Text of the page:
When the Pistons stumbled out of the gate last year, losing 13 games in a row at one point to fall to 3-19, it brought back memories of another horrendous opening to a season. In 2011-12 another new head coach (Lawrence Frank) led his charges to a 4-20 start. Yet just like last year’s 5-23 squad, that group was able to win half its games the rest of the way.
The 2011-12 season had not opened until late December because of a player lock-out, so it only consisted of 66 games. Training camp and preseason were shortened, and injuries led Frank to start rookie point guard Brandon Knight in 60 of those contests. Thus the circumstances were not fortuitous for a new coach with a young team. By the end of January, the fans were already discussing the 2012 NBA Draft.
Beginning in early February, however, Detroit was able to right the ship. That squad finished the year with a 21-21 mark , a hopeful sign that better days were ahead. Assuming continued improvement from young players like Knight, Greg Monroe and Jonas Jerebko, and with the addition of an exciting rookie in Andre Drummond, it was reasonable to project that the 2012-13 Pistons could contend for a lower seed playoff slot.
Frank was doomed by inflated expectations
Instead, Detroit went 0-8 out of the gate, and any hopes of a late season run were squashed by a 1-13 record in March. (It did not help matters that Drummond missed most of February and March with a back injury.) Not surprisingly, the disappointing 29-53 record led to Frank being fired and replaced by Mo Cheeks.
While few observers would claim that Frank did a masterful coaching job, he was also a victim of the inflated expectations created by the previous year’s 21-21 finish. Owner Tom Gores and Team President Joe Dumars may have hoped they had at least a .500 team, but they did not. And the fact that they did not could be discerned by a careful examination of critical variations in the strength of Detroit’s 2011-12 schedule.
While there are more sophisticated ways to evaluate the quality of one’s opponents, one simple method is by their record. Generally speaking, better teams win more games. So by looking at the average record of opposing teams for a given section of the Pistons’ schedule, we can see if there were variations that affected their win-loss record. While this approach is not a precise evaluation of schedule strength, it is nevertheless revealing.
Schedule strength makes a difference
For example, if we look at the record of the teams that Detroit faced when they started out at 4-20 in 2011-12, we find that the average winning percentage was .530. And when we look at the average winning percentage for the foes they faced when they finished 21-21, we find that it was .470. Thus while the Pistons may have become a better team over the final 42 games, they also benefited significantly by playing weaker teams.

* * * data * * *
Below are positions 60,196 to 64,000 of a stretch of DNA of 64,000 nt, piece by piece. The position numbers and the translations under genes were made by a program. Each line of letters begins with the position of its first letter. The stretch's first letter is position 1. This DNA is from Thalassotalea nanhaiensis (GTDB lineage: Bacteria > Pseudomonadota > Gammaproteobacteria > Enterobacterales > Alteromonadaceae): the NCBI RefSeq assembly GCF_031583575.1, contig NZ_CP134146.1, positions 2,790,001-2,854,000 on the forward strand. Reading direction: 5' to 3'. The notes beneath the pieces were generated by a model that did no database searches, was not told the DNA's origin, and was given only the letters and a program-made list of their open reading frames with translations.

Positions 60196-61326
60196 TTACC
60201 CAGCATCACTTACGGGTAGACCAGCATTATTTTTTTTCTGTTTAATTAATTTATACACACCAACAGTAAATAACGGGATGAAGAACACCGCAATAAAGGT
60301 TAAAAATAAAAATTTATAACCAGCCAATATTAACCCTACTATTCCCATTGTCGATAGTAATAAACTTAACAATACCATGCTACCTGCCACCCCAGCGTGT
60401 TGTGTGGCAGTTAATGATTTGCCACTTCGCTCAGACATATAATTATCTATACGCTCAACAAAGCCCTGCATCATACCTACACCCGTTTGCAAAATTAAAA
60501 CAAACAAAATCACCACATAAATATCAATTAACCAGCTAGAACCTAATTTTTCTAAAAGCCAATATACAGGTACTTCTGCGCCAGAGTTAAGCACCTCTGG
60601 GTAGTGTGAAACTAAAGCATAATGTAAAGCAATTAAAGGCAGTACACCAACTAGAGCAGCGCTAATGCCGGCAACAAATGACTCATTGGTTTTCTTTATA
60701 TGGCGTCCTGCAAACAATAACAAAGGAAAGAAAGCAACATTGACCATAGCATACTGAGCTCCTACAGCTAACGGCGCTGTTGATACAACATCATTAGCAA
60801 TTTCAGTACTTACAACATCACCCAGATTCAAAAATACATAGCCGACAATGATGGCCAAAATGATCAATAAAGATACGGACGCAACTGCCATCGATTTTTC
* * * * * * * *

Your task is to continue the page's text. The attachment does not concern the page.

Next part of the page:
With that history lesson in mind, what can we glean from last season’s schedule to inform our evaluation of Detroit’s 27-27 finish? Was the horrible beginning influenced very much by a slate of more formidable foes? Was the upswing at least in part a gift granted by a weaker schedule?
In a word, the answer is: No.
Looking at their whole 82-game schedule, the average winning percentage of the Pistons’ opponents was .495. (While we might expect it to be .500, being in the weaker Eastern Conference has its benefits.) The winning percentage of the teams they beat averaged .466. Those who beat them averaged .512. And what was the average for the teams that Detroit faced in those first 28 games? It was .497. So the reason why they lost so much at first was not because their schedule was tough. The main reason the Pistons lost so much was because they were bad.
Did their schedule for the remaining 54 games get any easier? Only if we think a .493 winning percentage constitutes a significantly more favorable ride to the finish line. On the whole, there is no reason to think that variations in the strength of their NBA schedule significantly affected the pitiful start or the improved finish.
Detroit did have two extended losing streaks in 2014-15 – an early season one of 13 games and a late season one of 10 games. Opponents in the 13-game fall averaged .524 for the year. Foes in the 10-game slide averaged .521. Perhaps another patsy or two sprinkled on the docket at either point would have given the Motor City men a chance to break through at that point. On the other hand, the 16-10 record that extended from the onset of the "Post Smith Era" to the All Star Break benefited in part from the Pistons contending with teams who compiled a .481 winning percentage. After the break the schedule toughened up some to a .504 average, which may have contributed to the 11-17 mark in the "Reggie Jackson Era."
A different team takes the court this Fall
Of course, the 2015-16 Detroit roster will be dramatically different from the one that from late-December to late-January went 12-4, giving fans brief hopes for a playoff berth. At most only two starters from that team – Drummond and Kentavious Caldwell-Pope – will take the floor at the opening tip in Atlanta on Oct. 27. Gone from that group are five key players (D.J. Augustin, Caron Butler, Jonas Jerebko, Greg Monroe and Kyle Singler), and a sixth (Brandon Jennings) may not be fully recovered from his Achilles injury.
So whether the Pistons can play .500 ball or better in the coming season will greatly depend on how new additions Aron Baynes, Steve Blake, Ersan Ilyasova, Stanley Johnson and Marcus Morris mesh with the team’s returning core. But if they do prove to be a good fit with the returnees, Detroit may finally contend for a playoff spot once more.